08 Jun Dayle Haddon
Where do we start when speaking of a woman who has spent her entire life empowering other women? Undoubtedly one of the most recognized faces in the beauty industry in the early ‘90s, Dayle Haddon shattered age taboos as the first supermodel representing women over 40 with her multiyear contracts with L’Oréal and Estée Lauder. Advocating in a space where no one had ever ventured, Haddon redefined the notion of aging and opened the gates of the beauty industry to women of all ages, shapes, and styles. A woman of many talents, Haddon enjoyed a successful career as an actress and is the bestselling author of two books: Ageless Beauty and The 5 Principles of Ageless Living. Raised by a family who always gave back, her second chapter in life as a humanitarian for various organizations is as remarkable as her first act as a legendary beauty pioneer. Haddon became a Goodwill Ambassador for UNICEF in 2008, and this role took her to faraway lands such as Sudan, Angola, Rwanda, Congo, and Kenya. Haddon is the founder and CEO of nonprofit organization WomenOne, which champions quality education for girls in Kenya. Dayle Haddon is still modeling and is currenlty represented by Iconic Focus Models.
By Victoria Adelaide | June 08. 2020
Victoria Adelaide: Following a stellar career as a model for some of the biggest brands, in 1986, at 38 years old, you became a single mother after your husband’s death. When you tried to go back to the beauty industry, all your attempts were dismissed. Can you tell us about that period and how you rose to the top again?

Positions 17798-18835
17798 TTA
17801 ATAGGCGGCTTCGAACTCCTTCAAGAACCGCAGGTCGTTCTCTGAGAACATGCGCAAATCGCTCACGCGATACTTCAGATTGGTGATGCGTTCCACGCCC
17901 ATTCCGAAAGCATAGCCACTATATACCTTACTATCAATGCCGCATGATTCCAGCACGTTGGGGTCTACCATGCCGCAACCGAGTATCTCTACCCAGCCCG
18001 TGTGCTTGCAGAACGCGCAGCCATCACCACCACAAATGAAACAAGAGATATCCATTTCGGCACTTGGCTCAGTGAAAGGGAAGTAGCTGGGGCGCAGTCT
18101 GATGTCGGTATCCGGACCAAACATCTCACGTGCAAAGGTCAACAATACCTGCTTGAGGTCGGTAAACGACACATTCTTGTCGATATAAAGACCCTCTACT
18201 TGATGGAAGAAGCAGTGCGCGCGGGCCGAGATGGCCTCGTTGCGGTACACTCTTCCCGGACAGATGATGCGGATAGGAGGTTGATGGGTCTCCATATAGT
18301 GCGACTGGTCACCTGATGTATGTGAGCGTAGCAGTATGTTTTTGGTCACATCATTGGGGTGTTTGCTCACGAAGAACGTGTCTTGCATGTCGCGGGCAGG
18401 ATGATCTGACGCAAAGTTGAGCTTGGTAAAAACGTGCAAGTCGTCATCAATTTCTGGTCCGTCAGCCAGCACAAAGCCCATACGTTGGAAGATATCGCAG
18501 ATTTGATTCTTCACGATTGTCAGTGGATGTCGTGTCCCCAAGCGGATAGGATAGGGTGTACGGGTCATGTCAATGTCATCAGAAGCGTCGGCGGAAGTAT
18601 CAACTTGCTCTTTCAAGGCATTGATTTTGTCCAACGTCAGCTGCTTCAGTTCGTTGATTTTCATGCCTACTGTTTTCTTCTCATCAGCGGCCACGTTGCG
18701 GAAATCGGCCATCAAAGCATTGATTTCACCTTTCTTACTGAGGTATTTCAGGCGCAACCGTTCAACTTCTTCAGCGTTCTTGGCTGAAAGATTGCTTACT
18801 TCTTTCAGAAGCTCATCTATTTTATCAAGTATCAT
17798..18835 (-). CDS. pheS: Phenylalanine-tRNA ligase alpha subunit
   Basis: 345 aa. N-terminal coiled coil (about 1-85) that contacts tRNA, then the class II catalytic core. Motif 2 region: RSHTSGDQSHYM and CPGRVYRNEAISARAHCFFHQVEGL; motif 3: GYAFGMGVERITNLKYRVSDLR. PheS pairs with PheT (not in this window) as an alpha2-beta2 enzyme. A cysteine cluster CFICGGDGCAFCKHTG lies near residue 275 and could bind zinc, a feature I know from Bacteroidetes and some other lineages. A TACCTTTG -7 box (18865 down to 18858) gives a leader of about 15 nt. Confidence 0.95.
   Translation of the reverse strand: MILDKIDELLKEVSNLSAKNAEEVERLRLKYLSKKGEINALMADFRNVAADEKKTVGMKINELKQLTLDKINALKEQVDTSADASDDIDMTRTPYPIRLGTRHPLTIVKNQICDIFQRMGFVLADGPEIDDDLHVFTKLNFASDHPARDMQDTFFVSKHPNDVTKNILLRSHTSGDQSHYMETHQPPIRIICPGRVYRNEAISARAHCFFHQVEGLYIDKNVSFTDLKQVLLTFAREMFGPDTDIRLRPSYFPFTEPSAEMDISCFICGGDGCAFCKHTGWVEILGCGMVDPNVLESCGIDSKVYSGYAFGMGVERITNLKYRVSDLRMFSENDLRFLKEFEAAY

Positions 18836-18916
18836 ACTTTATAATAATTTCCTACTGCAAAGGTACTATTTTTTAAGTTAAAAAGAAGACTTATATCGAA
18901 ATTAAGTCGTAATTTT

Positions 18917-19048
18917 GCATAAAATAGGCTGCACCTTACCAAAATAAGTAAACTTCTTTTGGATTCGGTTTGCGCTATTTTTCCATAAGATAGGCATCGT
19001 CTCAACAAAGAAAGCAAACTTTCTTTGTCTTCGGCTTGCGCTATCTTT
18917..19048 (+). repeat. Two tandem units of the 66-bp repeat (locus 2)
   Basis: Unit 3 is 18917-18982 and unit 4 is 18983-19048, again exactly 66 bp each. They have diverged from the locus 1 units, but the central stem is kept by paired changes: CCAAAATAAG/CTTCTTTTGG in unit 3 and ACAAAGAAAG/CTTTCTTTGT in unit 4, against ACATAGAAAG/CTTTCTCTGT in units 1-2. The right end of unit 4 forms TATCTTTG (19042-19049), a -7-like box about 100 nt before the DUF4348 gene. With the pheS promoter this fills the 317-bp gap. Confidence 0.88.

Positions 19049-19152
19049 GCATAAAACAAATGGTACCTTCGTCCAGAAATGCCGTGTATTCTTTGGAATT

Dayle Haddon: I had lost my husband, and I had a young daughter to support. I was working as an actress at that time and everything was shut down to me. I reached out to the beauty and fashion industry to see if there was work there. To my big surprise, they responded, “You are over the hill; you will never work in this industry again!” I was only in my thirties, and a billion-dollar industry was telling me that I was finished. I knew they were wrong! I was just at the beginning of who I was, certainly not at the end! I went to the library, and did a lot of research. I found that there were more than 43 million baby-boomer women whom the industry was not addressing. All the creams, the magic potions, were being advertised on 20-year-old girls who certainly didn’t need them. Subconsciously, they were saying to women over 40, “You are of no value. You are invisible!” I decided I could change the perception of aging from the inside of the industry out. I was one of the first people on that wave in the early 90s. After they had told me that I was over the hill and would never work again, I signed a contract with Estée Lauder, followed by a 15-year contract with L’Oréal. I wrote two bestselling books, Ageless Beauty and The 5 Principles of Ageless Living, on the value and the wisdom of getting older and toured all over America, Europe and China speaking to women about the power of aging. It was fascinating for me to share with women what I had learned and then listen to them and understand what they wanted. I wasn’t over the hill, but starting again in a different way!